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A big brother reflects on what his younger brother taught him


It's Friday, which means it's time again for one of the final few StoryCorps of this year.

ROB RIGANO: My name is Rob Rigano.

PHIL RIGANO: What's your relationship to me?

R RIGANO: We're brothers, unfortunately, yes (laughter).

INSKEEP: (Laughter) Rob Rigano lives in New York. His older brother, Phil, lives near San Diego. They see each other once per year. And on one of those visits, the StoryCorps trailer was parked near Phil's home. Phil recently came back to remember the conversation they had there.

P RIGANO: My brother Robbie loved coming here. And our family had had an Airstream trailer, so taking Robbie to StoryCorps was a natural fit.

What's your earliest memory, Rob?

R RIGANO: I rolled my Uncle Charlie's Dodge into the streetlight.

P RIGANO: Wait, what happened?

R RIGANO: Went down the driveway. I jumped out of the car and it went down the driveway.

P RIGANO: Into a telephone pole?

R RIGANO: Yes (laughter).

P RIGANO: Robbie is what they call developmentally disabled. He knew he had limits, but he had a way of just melting your heart.

And do you remember one time in Mom's station wagon?

R RIGANO: Yeah, I fell out.

P RIGANO: Yeah. And what were you doing, playing with the doors while the car was driving?

R RIGANO: No, the locks were defected.

P RIGANO: So you weren't playing with the door handle?

R RIGANO: No. I think they had trouble with the locks on that particular model car.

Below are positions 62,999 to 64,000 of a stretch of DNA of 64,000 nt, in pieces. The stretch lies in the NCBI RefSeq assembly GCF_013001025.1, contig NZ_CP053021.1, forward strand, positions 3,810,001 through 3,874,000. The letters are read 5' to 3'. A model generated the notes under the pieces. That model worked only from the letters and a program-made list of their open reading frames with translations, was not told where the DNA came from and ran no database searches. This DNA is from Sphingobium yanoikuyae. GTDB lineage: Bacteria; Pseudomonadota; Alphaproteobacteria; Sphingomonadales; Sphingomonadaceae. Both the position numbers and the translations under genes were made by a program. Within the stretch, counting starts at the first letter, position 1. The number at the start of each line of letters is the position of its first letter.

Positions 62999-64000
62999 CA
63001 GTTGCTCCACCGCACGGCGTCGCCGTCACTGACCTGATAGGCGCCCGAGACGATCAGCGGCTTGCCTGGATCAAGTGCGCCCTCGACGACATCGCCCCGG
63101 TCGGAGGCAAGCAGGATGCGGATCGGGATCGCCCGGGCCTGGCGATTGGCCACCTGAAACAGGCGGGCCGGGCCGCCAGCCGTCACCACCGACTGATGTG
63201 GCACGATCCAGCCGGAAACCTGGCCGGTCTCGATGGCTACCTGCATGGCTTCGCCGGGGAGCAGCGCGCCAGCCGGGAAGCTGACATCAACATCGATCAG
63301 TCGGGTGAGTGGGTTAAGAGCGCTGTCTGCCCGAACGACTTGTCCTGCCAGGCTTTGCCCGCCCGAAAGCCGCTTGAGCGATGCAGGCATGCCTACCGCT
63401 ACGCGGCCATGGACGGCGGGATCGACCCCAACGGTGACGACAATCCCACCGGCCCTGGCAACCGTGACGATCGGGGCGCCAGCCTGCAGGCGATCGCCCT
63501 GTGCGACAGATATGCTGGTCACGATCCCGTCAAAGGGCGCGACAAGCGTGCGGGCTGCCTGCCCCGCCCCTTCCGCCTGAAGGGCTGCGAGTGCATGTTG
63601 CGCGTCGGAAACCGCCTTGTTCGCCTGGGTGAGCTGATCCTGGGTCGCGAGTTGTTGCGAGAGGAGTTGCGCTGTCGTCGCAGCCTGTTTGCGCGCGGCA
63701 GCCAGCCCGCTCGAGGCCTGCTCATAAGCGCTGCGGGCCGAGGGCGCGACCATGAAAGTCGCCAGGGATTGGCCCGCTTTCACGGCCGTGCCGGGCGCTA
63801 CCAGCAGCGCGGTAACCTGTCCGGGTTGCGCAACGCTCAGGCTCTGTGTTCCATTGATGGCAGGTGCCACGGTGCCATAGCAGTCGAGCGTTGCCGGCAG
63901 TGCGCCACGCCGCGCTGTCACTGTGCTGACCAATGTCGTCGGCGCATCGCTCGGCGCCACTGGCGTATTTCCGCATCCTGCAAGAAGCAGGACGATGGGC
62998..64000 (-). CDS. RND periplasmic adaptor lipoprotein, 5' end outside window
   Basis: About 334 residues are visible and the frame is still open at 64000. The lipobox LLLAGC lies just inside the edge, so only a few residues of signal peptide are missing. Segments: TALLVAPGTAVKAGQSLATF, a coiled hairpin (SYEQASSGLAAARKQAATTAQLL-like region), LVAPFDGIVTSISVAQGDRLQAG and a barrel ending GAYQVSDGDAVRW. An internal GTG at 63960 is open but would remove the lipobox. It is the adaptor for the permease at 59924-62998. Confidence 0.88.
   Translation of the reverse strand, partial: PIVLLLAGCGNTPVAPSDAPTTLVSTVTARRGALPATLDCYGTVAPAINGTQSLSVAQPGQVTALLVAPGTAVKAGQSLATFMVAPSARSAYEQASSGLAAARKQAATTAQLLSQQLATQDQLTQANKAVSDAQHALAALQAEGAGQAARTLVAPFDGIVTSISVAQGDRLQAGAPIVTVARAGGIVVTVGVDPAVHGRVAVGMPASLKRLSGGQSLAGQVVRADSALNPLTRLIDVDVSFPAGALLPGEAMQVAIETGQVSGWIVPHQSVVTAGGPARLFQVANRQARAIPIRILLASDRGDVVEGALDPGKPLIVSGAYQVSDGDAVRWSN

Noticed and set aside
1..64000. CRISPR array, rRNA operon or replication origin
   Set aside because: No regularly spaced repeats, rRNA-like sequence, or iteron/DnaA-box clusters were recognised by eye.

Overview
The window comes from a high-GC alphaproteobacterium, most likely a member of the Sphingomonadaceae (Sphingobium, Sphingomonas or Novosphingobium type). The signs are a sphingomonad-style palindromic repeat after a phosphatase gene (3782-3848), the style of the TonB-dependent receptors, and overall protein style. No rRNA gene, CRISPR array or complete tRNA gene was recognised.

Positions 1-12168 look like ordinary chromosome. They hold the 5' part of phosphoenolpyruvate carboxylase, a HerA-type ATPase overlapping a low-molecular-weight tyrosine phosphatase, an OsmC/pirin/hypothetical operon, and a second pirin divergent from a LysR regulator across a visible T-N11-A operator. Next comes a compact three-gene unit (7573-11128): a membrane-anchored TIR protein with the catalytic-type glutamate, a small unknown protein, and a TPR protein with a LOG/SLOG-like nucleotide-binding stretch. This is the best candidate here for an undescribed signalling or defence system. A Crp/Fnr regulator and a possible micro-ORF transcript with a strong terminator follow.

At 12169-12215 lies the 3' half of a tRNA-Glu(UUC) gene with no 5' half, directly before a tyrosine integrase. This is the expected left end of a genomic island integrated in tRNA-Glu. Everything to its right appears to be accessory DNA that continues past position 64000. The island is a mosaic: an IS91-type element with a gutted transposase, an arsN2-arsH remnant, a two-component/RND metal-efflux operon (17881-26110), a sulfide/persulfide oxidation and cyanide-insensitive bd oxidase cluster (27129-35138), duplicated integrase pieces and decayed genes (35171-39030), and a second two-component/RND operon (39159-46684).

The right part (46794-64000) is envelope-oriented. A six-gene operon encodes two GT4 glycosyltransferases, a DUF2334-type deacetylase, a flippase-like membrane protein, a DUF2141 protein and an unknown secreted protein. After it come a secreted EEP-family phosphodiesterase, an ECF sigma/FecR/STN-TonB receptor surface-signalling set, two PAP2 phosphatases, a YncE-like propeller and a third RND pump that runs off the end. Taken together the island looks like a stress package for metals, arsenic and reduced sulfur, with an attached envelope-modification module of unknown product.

P RIGANO: (Laughter) I know you had trouble with the locks.

R RIGANO: (Laughter). And then another time, I bit a horse.

P RIGANO: No, you didn't bite a horse, Rob.

R RIGANO: I thought I did.

P RIGANO: The story was you wanted to go up and pet the horse. And the man said, oh, that's OK, he can pet it. The horse won't bite. And Mom said, I'm not afraid of the horse biting my son, I'm afraid of what my son might do to the horse.

R RIGANO: (Laughter).

P RIGANO: Besides these shenanigans, he ended up working at the Department of Public Works for 30 years, where he got to walk around the streets picking up litter, cleaning, sweeping. And he got to know nearly every resident. He was often referred to as the real mayor by the people. In fact, he would go around our neighborhood to look in on our older neighbors. And he would say, well, who else is going to do it? He just has that sense of what's right.

What's your happiest memory?

R RIGANO: My happiest memory is when Dad took me to learn how to swim. But my dad's a little excitable.

P RIGANO: (Laughter) And why do you think that is, Rob?

R RIGANO: I think that's his nature.

P RIGANO: Not your nature, maybe, you know, of doing things?

R RIGANO: No, that's his nature.

P RIGANO: Rolling cars into trees and...

R RIGANO: I don't do that anymore.


I was listening to this recording with my wife and she said, isn't it great to hear Robbie being Robbie again? Because he came down with COVID more than once, and his illness has really taken a toll on his sense of humor. He is not as effervescent as he used to be. We miss those things because he was always a glue that bound the family together. He is a gem of a guy, and we all help polish him.

Anything else, Rob?

R RIGANO: I think that's about it.

P RIGANO: That's all?

R RIGANO: Yeah. Next year, we could have stories about you.


INSKEEP: Brothers Rob and Phil Rigano. Their interview is archived at the Library of Congress. Transcript provided by NPR, Copyright NPR.

NPR transcripts are created on a rush deadline by an NPR contractor. This text may not be in its final form and may be updated or revised in the future. Accuracy and availability may vary. The authoritative record of NPR’s programming is the audio record.

Jey Born